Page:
# Weights and roots of $SU(3)$

I am self-studying group theory from Lie Algebras in Particle Physics by H. Georgi and I am having trouble following some of his arguments. In section 7.2 titled Weights and roots of $$SU(3)$$ he starts out by finding the weights of the generators $$$$T_3 = \begin{pmatrix} \frac{1}{2} & 0 & 0\\ 0 & -\frac{1}{2} & 0\\ 0 & 0 & 0 \end{pmatrix} \hspace{1cm} T_{8} = \frac{\sqrt{3}}{6} \begin{pmatrix} 1 & 0 & 0\\ 0 & 1 & 0\\ 0 & 0 & -2 \end{pmatrix}.$$$$ The eigenvectors and the associated weights are given to be \begin{align} \begin{pmatrix} 1\\ 0 \\ 0 \end{pmatrix} & \longrightarrow (1/2,\sqrt{3}/6)\\ \begin{pmatrix} 0\\1\\0 \end{pmatrix} &\longrightarrow (-1/2,\sqrt{3}/6)\\ \begin{pmatrix} 0\\0\\1 \end{pmatrix} &\longrightarrow (0,-\sqrt{3}/3) \end{align} So far so good. What I don't understand is how Georgi finds the roots. He says that "The roots are going to be differences of weights, because the corresponding generators take us from one weight to another." I do not understand this statement, can someone please elaborate?

Next he says "It is not hard to see that the corresponding generators are those that have only one off-diagonal entry" \begin{align} \frac{1}{\sqrt{2}}(T_1\pm i T_2) &= E_{\pm 1,0}\\ \frac{1}{\sqrt{2}}(T_4\pm i T_5) &= E_{\pm 1/2,\pm\sqrt{3}/2}\\ \frac{1}{\sqrt{2}}(T_6\pm i T_7) &= E_{\mp 1/2,\pm\sqrt{3}/2} \end{align} I thought the generators were the $$T_i$$'s. Can someone please explain? I find the book to be a bit terse sometimes and lacking elaborate explanations.

• I think you have a typo in the normalization of $T_8$
– lcv
Commented Jan 27 at 11:42
• @lcv thanks, edited. Commented Jan 27 at 11:59
• WP might illuminate the picture for you. Presumably you have mastered this. Commented Jan 27 at 17:03
• One should never use Georgi to learn this topic. See this post for alternatives. Commented Jan 28 at 4:31
• @ZeroTheHero thanks. I feel like the book is so condensed that it serves better as a refresher. Commented Jan 28 at 5:48

Now, whether you use $$T_1$$ or $$T_1\pm i T_2$$ depends on how you define $$T_1$$ and $$T_2$$. In this case, it seems they are defined as hermitian so, like $$L_x$$ and $$L_y$$, it is the combinations $$L_\pm = L_x\pm i L_y$$ that are the ladder operators. Their matrix representation (as $$2\times 2$$ matrices acting on a 2d Hilbert space) contains zeroes everywhere except for a single $$1$$ somewhere off-diagonal.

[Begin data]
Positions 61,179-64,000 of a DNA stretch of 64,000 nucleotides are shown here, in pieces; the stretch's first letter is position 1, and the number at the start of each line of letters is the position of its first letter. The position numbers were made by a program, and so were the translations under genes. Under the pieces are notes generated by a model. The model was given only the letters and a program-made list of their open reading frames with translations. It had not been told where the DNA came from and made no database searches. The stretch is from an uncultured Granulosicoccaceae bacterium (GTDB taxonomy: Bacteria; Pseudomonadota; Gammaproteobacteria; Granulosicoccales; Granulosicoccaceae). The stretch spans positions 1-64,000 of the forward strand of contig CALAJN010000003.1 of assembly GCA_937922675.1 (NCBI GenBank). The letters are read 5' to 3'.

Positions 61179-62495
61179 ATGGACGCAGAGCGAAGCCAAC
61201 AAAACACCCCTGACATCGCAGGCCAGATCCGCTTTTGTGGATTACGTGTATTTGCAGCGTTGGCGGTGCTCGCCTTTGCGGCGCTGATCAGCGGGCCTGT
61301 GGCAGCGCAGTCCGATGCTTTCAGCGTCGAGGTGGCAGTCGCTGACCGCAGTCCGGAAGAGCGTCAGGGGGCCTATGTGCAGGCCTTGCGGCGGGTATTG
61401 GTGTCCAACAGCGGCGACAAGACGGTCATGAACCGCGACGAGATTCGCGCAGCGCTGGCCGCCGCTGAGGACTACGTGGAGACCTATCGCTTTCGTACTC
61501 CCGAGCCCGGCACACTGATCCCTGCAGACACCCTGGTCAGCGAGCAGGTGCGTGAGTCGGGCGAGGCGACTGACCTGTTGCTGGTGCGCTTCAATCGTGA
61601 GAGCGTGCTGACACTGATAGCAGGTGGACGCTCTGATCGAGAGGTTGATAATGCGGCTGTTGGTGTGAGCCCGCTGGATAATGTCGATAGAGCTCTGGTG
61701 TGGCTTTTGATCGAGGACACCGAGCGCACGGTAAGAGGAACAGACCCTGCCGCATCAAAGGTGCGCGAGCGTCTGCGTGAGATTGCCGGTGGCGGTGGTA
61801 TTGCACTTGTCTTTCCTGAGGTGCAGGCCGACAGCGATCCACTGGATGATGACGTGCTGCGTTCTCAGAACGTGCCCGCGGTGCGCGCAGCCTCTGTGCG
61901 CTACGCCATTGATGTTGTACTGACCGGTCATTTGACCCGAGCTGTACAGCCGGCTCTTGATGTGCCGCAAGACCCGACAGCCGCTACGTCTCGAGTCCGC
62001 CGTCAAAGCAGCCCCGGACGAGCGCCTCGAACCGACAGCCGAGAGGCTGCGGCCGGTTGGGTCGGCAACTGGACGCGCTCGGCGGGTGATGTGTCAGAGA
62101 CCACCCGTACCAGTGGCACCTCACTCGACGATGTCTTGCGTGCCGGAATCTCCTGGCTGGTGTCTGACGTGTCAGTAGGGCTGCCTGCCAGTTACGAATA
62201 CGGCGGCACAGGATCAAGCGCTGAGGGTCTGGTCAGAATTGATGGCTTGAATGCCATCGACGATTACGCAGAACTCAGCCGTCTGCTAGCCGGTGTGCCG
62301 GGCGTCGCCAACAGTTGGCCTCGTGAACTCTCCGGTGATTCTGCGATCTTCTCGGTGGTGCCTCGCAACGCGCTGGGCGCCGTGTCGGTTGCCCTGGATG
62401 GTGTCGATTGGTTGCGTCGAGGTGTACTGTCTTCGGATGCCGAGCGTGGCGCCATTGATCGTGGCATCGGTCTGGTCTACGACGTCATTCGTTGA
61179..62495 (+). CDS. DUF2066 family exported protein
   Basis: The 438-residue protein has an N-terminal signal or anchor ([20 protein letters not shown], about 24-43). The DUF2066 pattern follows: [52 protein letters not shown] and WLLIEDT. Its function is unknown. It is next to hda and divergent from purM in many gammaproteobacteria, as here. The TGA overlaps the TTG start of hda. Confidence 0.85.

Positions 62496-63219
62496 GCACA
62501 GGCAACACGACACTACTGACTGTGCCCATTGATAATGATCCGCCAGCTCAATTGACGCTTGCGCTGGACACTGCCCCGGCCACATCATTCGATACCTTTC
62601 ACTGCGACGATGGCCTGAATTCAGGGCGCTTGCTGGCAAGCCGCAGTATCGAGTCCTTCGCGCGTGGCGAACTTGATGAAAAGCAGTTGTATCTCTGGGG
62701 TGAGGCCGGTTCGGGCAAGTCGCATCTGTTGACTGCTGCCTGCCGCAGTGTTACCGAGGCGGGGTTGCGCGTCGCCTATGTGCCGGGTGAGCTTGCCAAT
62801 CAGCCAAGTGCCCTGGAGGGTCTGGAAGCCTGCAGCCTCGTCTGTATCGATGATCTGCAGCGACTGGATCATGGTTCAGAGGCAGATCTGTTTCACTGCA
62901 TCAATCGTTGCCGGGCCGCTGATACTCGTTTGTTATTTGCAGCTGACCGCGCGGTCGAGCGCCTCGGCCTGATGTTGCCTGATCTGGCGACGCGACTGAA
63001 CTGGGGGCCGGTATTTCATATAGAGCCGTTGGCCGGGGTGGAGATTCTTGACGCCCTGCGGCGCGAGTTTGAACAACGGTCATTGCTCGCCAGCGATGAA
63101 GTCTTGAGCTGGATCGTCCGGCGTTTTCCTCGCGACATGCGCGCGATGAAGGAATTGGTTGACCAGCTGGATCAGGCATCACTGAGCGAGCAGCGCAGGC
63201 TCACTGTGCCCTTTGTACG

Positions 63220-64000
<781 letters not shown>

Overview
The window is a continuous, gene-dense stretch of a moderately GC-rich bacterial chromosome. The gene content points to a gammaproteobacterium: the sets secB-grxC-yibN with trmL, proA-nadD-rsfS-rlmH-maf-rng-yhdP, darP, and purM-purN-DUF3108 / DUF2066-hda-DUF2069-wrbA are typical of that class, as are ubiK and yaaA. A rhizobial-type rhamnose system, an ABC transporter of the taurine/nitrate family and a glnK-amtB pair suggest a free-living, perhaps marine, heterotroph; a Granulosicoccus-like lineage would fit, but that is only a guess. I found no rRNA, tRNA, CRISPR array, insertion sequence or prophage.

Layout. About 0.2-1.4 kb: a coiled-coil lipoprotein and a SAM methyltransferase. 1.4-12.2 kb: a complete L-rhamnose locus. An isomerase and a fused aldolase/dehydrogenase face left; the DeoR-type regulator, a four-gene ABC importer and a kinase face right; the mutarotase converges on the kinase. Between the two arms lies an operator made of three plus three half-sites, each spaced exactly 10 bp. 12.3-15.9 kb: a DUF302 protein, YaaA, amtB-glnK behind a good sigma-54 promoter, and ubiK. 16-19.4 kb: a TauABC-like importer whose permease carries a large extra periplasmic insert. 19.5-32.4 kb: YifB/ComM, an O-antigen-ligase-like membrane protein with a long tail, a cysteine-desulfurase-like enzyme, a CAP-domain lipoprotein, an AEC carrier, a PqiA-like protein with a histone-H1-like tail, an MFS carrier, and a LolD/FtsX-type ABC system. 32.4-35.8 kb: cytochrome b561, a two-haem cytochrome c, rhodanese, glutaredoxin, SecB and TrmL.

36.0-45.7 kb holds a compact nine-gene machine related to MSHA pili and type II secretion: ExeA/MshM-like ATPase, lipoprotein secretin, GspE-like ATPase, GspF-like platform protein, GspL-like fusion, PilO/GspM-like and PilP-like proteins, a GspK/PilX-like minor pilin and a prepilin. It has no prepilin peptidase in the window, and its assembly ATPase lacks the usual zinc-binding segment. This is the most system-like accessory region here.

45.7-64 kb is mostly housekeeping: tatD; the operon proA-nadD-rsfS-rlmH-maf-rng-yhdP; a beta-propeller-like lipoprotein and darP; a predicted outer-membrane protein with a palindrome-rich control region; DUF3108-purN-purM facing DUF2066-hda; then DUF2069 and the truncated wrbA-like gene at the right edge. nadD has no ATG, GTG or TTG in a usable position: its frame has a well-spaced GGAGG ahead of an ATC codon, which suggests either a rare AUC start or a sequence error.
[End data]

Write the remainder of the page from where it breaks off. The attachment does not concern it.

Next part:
In general, the ladder operators satisfy $$[h_i,T_\alpha]=\alpha(i) T_\alpha$$ where $$\alpha$$ is a root and $$\alpha(i)$$ is a component of the root vector. This simply generalizes $$[L_z,L_\pm]=\pm L_\pm$$. The normalization of the diagonal operators is usually chosen so the roots span a regular lattice in $$\mathbb{R}^r$$, where $$r$$ is the rank of the algebra. Moreover, the weights of a representation, when placed on the lattice, all differ by an integer linear combination of roots.
Thus, just like $$L_\pm$$ move you between $$su(2)$$ states $$\vert \ell,m\rangle$$ of different weights, the non-zero roots will move you between states of different weights. It is almost tautological to see that applying various roots to a state of a given weight will produce a state with a weight that is exactly the linear combination related to the application of the roots: in other words, if $$E_\alpha E_\beta \vert \boldsymbol{m}\rangle$$ then the resulting state will have weight $$\boldsymbol{m}+\alpha+\beta$$.
It must follow that $$E_\beta\vert\boldsymbol{m}\rangle$$ has weight $$\boldsymbol{m}+\beta$$ because \begin{align} h_iE_\beta\vert\boldsymbol{m}\rangle&= [h_i,E_\beta]\vert\boldsymbol{m}\rangle + E_\beta\,h_i\vert \boldsymbol{m}\rangle\\ &=\beta(i)E_\beta\vert\boldsymbol{m}\rangle+ m_i E_\beta\vert\boldsymbol{m}\rangle\, ,\\ &= (\beta(i)+m_i)\vert\boldsymbol{m}\rangle \end{align} or, in other words, $$E_\beta\vert\boldsymbol{m}\rangle$$ has weight component $$m_i+\beta_i$$ as it is an eigenstate of $$h_i$$ with this eigenvalue.